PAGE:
20 October 2000
The Special Court for Sierra Leone should have the power to
prosecute anyone who recruited children into armed forces or groups,
regardless of whether this was forced or voluntary, Amnesty International
"Any recruitment of children under the age of 15 is a
crime under international law," the organization said." It is
therefore unacceptable to include only abduction and forced recruitment of
children under the age of 15 as a crime to be tried by the Special
Thousands of children have been recruited - many of them
abducted and forced to fight - by the armed opposition Revolutionary United
Front and the Armed Forces Revolutionary Council. The Sierra Leone Army and
the Civil Defence Forces fighting for the government have also actively
recruited large numbers of children during Sierra Leone's nine-year internal
The draft statute of the Special Court at the moment
specifies "abduction and forced recruitment of children under the age
of 15 years into armed forces or groups for the purpose of using them to
participate actively in hostilities" among the serious violations of
international humanitarian law over which the Special Court will have
jurisdiction. This restriction to abduction and forced recruitment
undermines international standards, including the United Nations (UN)
Convention on the Rights of the Child, the Additional Protocols to the 1949
Geneva Conventions and the Rome Statute of the International Criminal Court,
which specify that any recruitment of children under the age of 15 is a
"The statute of the Special Court should be amended to
conform with international law,"Amnesty International said.
The Special Court will have the power to prosecute those
"most responsible" for serious violations of international
humanitarian law and Sierra Leonean law. The draft statute provides
jurisdiction over those most responsible for such crimes who were aged
between 15 and 18 years when the crime was committed, a measure which has
been strongly criticized by many of those involved in the care and
rehabilitation of child soldiers in Sierra Leone.
Amnesty International believes that anyone who is
responsible for crimes against humanity, war crimes and other serious
violations of international humanitarian law should be brought to justice.
"The Special Court should focus on prosecuting those
who committed crimes against children, including those who recruited
children, whether this was forced or voluntary,"Amnesty International
said. "Also, those adults who were in control of child soldiers should
be prosecuted for crimes committed by those children."
In situations where crimes have been committed by children,
particularly when they have been terrorized and brutalized, complex
questions about their criminal responsibility are raised.
"Child soldiers who were abducted, drugged or forced
under threat of death to commit atrocities are unlikely to be prosecuted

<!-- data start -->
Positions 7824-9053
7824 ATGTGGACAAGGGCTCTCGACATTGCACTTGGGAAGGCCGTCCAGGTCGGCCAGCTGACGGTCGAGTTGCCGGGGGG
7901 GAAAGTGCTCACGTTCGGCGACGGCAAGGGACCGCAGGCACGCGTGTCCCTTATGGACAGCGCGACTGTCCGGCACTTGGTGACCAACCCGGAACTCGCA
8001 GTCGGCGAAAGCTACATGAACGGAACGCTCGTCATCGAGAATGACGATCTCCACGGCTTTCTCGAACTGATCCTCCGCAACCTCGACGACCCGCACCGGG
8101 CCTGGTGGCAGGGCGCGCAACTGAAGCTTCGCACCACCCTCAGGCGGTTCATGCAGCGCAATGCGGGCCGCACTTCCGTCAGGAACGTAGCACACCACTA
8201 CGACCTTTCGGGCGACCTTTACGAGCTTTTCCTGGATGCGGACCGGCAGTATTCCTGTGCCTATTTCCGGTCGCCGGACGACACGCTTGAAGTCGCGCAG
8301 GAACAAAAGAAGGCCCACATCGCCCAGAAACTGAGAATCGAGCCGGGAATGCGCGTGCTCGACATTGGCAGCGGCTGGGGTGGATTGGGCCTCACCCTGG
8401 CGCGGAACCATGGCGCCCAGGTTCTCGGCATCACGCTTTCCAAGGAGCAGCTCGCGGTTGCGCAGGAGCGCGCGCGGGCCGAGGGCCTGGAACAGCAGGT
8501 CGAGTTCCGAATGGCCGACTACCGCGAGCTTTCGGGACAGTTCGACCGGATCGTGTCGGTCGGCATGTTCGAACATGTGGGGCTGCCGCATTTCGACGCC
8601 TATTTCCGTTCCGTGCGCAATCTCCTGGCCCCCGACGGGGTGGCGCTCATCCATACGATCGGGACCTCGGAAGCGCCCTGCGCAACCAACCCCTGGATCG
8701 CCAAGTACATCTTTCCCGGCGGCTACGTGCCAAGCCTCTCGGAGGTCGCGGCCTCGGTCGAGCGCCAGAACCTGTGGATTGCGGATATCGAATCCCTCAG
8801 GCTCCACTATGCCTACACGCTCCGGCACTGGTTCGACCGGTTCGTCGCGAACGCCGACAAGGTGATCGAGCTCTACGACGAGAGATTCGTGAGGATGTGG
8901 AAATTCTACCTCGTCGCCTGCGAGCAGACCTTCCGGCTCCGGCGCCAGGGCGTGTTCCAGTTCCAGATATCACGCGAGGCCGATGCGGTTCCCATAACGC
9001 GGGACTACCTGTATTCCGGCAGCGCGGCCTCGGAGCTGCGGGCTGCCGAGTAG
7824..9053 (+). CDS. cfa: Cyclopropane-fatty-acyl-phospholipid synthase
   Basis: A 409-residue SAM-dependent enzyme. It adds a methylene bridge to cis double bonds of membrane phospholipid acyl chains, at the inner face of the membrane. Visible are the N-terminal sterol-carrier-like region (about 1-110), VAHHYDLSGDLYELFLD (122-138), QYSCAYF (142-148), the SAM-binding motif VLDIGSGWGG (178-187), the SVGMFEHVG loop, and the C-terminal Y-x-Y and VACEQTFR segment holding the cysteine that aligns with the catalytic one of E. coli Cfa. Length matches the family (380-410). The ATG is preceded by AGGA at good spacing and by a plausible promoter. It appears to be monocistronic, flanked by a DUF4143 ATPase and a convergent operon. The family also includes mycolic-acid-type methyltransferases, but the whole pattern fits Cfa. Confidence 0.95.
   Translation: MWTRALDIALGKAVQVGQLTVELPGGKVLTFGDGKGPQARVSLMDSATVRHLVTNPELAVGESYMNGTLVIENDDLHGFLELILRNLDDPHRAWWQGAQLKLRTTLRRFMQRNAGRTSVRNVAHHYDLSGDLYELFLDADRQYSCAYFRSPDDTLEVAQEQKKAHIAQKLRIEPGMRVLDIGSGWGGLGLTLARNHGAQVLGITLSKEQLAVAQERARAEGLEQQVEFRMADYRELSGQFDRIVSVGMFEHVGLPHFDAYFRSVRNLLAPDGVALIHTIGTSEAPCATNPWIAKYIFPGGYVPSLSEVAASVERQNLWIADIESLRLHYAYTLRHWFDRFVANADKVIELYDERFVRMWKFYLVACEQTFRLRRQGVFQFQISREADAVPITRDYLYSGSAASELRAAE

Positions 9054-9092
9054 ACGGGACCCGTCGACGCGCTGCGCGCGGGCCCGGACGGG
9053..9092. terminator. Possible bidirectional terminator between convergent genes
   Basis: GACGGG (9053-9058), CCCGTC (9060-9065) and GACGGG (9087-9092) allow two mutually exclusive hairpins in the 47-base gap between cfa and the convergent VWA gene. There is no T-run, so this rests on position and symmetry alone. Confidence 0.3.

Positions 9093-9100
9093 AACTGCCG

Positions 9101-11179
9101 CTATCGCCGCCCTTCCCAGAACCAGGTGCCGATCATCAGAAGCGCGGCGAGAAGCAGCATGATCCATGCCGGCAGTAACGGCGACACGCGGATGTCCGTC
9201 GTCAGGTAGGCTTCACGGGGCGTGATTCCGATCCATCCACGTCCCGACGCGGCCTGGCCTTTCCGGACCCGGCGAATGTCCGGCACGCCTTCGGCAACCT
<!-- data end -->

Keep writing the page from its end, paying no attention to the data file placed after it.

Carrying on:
because they acted under duress", Amnesty International said.
The need of victims of human rights abuses and society as a
whole for justice and accountability has to be recognized. There may be
cases where child soldiers aged between 15 and 18 were in control of their
actions and committed crimes without coercion or duress and it may be
appropriate for them to be held accountable for these crimes.
In any such cases, however, international standards of fair
trial for children under 18 are vitally important and must be adhered to.
These standards place the best interests of the child as a priority,
recognize the special needs and vulnerabilities of children and place
emphasis on rehabilitation and reintegration rather than punishment.
The draft statute of the Special Court sets out specific
provisions for the trial of a juvenile offender. It also excludes
imprisonment as a punishment and provides instead a number of alternative
options such as supervision and community service orders, foster care,
counselling, educational and vocational training programs, and disarmament,
demobilization and reintegration programs of child protection agencies.
On 14 August 2000 the UN Security Council passed Resolution
1315 (2000) to establish an independent Special Court for Sierra Leone to
try those alleged to have committed crimes against humanity, war crimes and
other serious violations of international humanitarian law, as well as
crimes under relevant Sierra Leonean law committed within the territory of
Sierra Leone. The resolution requested the UN Secretary-General to negotiate
an agreement with the government of Sierra Leone to create the Special Court
and to submit a report to the Security Council on the implementation of the
The Secretary-General's report, together with a draft agreement with the government of Sierra Leone and a draft statute for the Special Court, was submitted to the Security Council on 4 October 2000. A decision by the Security Council is expected in the coming weeks.
(c) 1999- The Children and Armed Conflict Unit